Looking for something new to throw on the grill this Fourth of July? How about a sizzling Denver cut or a couple juicy slices of teres major?
Never heard of them? You will. They're lesser-known — and less-expensive — cuts of beef that have become more popular as tough economic times have led butchers to look for tenderness at a lower price than the classic rib eyes and tenderloins.
"I call them the cuts of our ancestors," says Pat LaFrieda, a third-generation butcher who appears with his father on the Food Network show Meat Men. "All the cuts that I remember eating as a kid with my grandfather, those are the cuts that I see restaurants asking for again; it fits into their price schedule."
Running Pat LaFrieda Meat Purveyors, LaFrieda, his dad Pat Sr., and cousin Mark Pastore supply more than 500 customers, including some of the top restaurants and bistros in New York City, which gives him a heads up on culinary trends. "What they're asking for today, I know I'll start seeing in butcher shops six months from now."
Want to know what kinds of meat you're likely to meet over the next few months? Here's a rundown from LaFrieda and other butchering enthusiasts.
Chuck roll steak
This is one of LaFrieda's favorite cuts of beef. "I have more and more people asking me for that than I ever have." This is one of the newer cuts that is being separated out from the more common chuck roll, which usually is sold as the boneless chuck roast. He prepares chuck roll steaks much as he would a rib-eye, with a short marinade, salt and pepper, and a simple grilling.
This is an unfamiliar name for most of us, but it's quite familiar to chefs. It's a little-used muscle in the cow's shoulder. It is second in tenderness only to the tenderloin, but up to half the price, depending on the supplier.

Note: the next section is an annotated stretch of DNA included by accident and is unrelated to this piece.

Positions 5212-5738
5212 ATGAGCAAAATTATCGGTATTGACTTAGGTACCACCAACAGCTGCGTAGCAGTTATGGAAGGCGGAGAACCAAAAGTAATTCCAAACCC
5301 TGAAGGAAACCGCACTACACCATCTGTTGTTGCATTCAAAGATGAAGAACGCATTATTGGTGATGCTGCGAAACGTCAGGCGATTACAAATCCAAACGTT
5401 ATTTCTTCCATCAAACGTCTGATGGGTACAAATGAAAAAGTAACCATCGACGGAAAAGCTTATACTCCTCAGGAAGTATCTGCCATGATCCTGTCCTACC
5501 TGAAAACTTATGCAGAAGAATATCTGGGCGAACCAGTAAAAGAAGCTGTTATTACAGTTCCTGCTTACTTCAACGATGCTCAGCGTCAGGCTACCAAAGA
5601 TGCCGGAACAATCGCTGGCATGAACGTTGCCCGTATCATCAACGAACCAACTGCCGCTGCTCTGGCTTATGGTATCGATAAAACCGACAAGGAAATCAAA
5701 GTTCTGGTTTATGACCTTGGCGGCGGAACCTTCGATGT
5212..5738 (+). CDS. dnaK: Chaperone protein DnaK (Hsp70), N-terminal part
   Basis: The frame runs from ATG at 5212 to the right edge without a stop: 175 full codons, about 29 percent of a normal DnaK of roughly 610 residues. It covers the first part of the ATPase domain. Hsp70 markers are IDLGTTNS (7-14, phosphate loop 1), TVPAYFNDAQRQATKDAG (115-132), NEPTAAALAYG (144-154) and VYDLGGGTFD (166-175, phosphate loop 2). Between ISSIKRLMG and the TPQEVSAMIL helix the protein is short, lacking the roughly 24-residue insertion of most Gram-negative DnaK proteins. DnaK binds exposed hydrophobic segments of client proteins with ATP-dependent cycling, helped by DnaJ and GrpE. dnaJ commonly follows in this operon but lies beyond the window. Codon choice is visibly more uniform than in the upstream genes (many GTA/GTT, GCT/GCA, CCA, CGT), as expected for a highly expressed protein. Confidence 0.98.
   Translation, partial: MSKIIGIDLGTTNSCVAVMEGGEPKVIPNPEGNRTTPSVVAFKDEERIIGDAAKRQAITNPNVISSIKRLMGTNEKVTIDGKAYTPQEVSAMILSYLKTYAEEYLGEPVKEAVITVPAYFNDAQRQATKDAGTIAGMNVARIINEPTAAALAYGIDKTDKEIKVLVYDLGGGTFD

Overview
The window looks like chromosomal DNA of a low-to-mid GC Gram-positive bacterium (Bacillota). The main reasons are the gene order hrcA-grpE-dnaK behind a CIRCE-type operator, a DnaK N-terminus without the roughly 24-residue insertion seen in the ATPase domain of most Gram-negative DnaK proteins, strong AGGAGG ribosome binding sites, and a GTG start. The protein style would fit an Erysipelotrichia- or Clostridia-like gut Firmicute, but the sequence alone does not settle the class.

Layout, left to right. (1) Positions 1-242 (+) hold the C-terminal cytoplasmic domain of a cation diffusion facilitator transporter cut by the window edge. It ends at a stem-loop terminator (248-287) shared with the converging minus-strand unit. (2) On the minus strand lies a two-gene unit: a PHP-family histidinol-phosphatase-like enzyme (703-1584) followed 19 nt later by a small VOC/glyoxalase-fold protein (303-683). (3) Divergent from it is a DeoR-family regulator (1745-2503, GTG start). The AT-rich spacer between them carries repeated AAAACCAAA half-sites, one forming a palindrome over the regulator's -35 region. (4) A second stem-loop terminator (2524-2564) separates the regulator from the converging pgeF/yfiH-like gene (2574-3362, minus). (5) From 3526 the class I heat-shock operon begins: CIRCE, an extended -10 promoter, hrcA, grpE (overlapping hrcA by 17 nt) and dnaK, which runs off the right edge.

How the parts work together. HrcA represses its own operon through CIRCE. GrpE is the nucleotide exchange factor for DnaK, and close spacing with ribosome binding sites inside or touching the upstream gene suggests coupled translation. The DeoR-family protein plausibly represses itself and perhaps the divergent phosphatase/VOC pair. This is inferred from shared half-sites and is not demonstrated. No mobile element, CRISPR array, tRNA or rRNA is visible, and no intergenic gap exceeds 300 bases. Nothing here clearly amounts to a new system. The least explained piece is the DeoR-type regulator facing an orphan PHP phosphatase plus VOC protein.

Charlie Palmer, a leader in the chef-turned-butcher movement, has been featuring teres major steaks at his District Meats in Denver and Burritt Tavern in San Francisco.
"It's just as tender as filet mignon, but half the price. And our guests like to say the name!" he says. He serves it with torpedo onion confit, which is similar to a scallion but has a bronzy red bulb at the base and a mild flavor. For the meat, he recommends keeping it simple. Cook on a hot grill until medium rare, let it rest, then slice into medallions.
Kari Underly, a third-generation butcher and author of The Art of Beef Cutting, was part of the team that developed the Denver cut and flat-iron steak for the beef industry. Profiling muscles and analyzing cuts like chuck and round is irresistible to "a meat geek like me," says Underly, who likes to "dig through the data and find the little gems."
The Denver cut is found in a part of the cow typically sold as chuck roast, but when cut separately it is the fourth-most-tender muscle, Underly says.
For the Denver cut, she recommends having it sliced about three-quarters of an inch thick. After that, try a lightly flavored marinade or a rub; the meat doesn't really need to be tenderized, just flavored. Then grill, possibly throwing some baby bok choy on the grill with it to balance the protein.